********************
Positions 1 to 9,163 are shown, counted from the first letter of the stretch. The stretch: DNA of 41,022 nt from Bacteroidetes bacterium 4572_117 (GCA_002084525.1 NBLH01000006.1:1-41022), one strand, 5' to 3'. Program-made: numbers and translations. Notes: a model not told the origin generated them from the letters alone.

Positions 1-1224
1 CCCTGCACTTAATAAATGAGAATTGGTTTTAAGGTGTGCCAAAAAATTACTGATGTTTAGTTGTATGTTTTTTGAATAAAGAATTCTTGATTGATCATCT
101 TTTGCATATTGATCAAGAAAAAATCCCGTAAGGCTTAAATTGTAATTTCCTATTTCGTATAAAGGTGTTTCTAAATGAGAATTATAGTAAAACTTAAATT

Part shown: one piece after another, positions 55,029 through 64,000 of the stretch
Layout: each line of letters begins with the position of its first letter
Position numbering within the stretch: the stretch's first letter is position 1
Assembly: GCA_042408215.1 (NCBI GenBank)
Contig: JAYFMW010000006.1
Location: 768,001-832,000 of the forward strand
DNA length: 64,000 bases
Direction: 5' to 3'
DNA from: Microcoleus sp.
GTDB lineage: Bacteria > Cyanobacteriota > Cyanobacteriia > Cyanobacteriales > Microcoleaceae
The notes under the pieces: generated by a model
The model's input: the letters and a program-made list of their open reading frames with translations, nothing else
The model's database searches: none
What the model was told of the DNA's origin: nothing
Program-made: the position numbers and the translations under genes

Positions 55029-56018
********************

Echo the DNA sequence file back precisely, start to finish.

Positions 1 to 9,163 are shown, counted from the first letter of the stretch. The stretch: DNA of 41,022 nt from Bacteroidetes bacterium 4572_117 (GCA_002084525.1 NBLH01000006.1:1-41022), one strand, 5' to 3'. Program-made: numbers and translations. Notes: a model not told the origin generated them from the letters alone.

Positions 1-1224
1 CCCTGCACTTAATAAATGAGAATTGGTTTTAAGGTGTGCCAAAAAATTACTGATGTTTAGTTGTATGTTTTTTGAATAAAGAATTCTTGATTGATCATCT
101 TTTGCATATTGATCAAGAAAAAATCCCGTAAGGCTTAAATTGTAATTTCCTATTTCGTATAAAGGTGTTTCTAAATGAGAATTATAGTAAAACTTAAATT

Part shown: one piece after another, positions 55,029 through 64,000 of the stretch
Layout: each line of letters begins with the position of its first letter
Position numbering within the stretch: the stretch's first letter is position 1
Assembly: GCA_042408215.1 (NCBI GenBank)
Contig: JAYFMW010000006.1
Location: 768,001-832,000 of the forward strand
DNA length: 64,000 bases
Direction: 5' to 3'
DNA from: Microcoleus sp.
GTDB lineage: Bacteria > Cyanobacteriota > Cyanobacteriia > Cyanobacteriales > Microcoleaceae
The notes under the pieces: generated by a model
The model's input: the letters and a program-made list of their open reading frames with translations, nothing else
The model's database searches: none
What the model was told of the DNA's origin: nothing
Program-made: the position numbers and the translations under genes

Positions 55029-56018